Community desperately seeking pavement

Josh Pennell
Published on November 25, 2013
Bill Davis near some potholes and a washed-out part of the Markland Road in Colinet that residents are desperate to have paved.— Photo by Josh Pennell/The Telegram

The road to getting provincial money for pavement can be long and defeating. Just ask the people in Colinet. The community has two gravel roads in particular that it’s been looking to get paved for years. One leads to Whitbourne and is used by people working in both Bull Arm and Long Harbour. Another leads to Placentia and is expected to be well travelled once the $2.5-billion West White Rose development gets underway.

The road to Whitbourne — locally called the Markland Road — in particular is causing a number of people financial heartache and frustration.

Linda Hearn Corrigan has worked in Long Harbour for about a year.

“I could spend a fortune on my vehicle since I started Long Harbour between tires and the shocks and everything else you need to put on her,” she says.

The commute is about an hour. Taking that road instead of backtracking to the Salmonier Line and out to the Trans-Canada Highway shaves a good half hour off the time.

Still, there are times when Corrigan has to do just that.

“Oh my God. In the spring of the year? Couldn’t go over the road. Had to go out the Salmonier Line way to go to work.”

Parts of the road have been upgraded in recent years. They haven’t been paved, but  gravel has been upgraded. In July of last year, 4.5 kilometres were upgraded in this way. John Patey, who also uses the road to commute to work, says it’s the first time it’s been graded fully since then. That was just a few weeks ago. The part that hasn’t been upgraded at all is worse again, he says.

”It’s soft in places. It’s below the bog. There’s no ditches,” says Patey. ”Any time you get a heavy rain now there’s three or four places (where) the culverts are all collapsed and the water runs over the roads.”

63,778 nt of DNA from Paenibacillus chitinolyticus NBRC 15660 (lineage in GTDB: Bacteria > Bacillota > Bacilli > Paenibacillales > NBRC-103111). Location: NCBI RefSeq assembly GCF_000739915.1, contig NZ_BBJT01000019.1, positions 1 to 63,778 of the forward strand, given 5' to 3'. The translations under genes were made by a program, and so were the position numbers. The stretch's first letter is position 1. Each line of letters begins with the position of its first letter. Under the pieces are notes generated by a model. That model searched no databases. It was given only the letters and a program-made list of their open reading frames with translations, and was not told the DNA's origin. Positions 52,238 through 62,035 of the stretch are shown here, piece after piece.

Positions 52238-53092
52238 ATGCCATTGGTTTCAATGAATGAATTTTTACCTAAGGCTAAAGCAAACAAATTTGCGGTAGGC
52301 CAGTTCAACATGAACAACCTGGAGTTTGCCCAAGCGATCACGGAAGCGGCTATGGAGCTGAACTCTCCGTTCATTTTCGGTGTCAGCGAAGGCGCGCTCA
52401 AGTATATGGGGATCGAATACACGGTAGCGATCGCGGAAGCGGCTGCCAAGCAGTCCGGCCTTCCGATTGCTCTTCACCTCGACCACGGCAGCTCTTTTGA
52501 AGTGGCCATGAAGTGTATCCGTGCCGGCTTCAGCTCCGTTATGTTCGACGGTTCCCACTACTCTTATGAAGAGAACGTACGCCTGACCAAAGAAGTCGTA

But it’s not just because of the commute to work that people like Hearn and Patey want the road paved. Colinet has an aging population and there is a medical centre people can’t get to in Whitbourne, on the other end of the gravel road.

In the spring of the year, Patey says, only a four-wheel drive is safe to take over the road. Because of the risk of damage at the best of times, people go into St. John’s, which takes at least twice as long.

“If anyone took a heart attack or anything else in the middle of the night — if that road was paved (in) a few minutes ... you’d be in there,” says Hearn. “It’s very depressing. Very depressing.”

Bill Davis has been advocating to get the roads paved for years. The community has a lot of potential for tourism and locals are looking to put businesses in the area, he says. One man wants to put a trailer park near the scenic Rocky River down the also unpaved road to Placentia. There is also interest in putting a zipline in the area.

“The province would gain by having this done,” says Davis.

Davis has been on Colinet council in the past and has been hit with the excuse there’s simply no money to pave the roads. He doesn’t think that’s no longer a valid excuse with so much bragging about the fine local economy.

“If we don’t get it done now, we’ll never get it done,” he says.

MHA for the area Felix Collins knows Davis and has heard his arguments for paving the roads many times. Collins says Davis is right when he says the opening up of the roads creates greater access to St. Mary’s Bay and from St. Mary’s Bay, which is of increasing importance as projects at the other end of the roads develop.

“They now have taken on strategic economic importance that perhaps was ignored previously,” Collins says.

Still, Collins says roadwork is still first on his agenda, especially on the St. Mary’s Bay side where residents have benefited from roadwork less than on the Placentia-Argentia side.

“We have made significant improvements in roads. Significant improvements,” Collins says.

The MHA also makes the point there is no main road through his district, which makes upgrades that will benefit the whole district tougher than in some other areas.

Not everyone is appeased by Collins’ reasons. In a recent letter to the editor published in The Telegram, Davis wrote “ I no longer have confidence in my elected government members. It has become extremely difficult, if not impossible to support this current government.”

Corrigan is like-minded.

“I don’t even know if I’m going to bother to vote any more,” she says.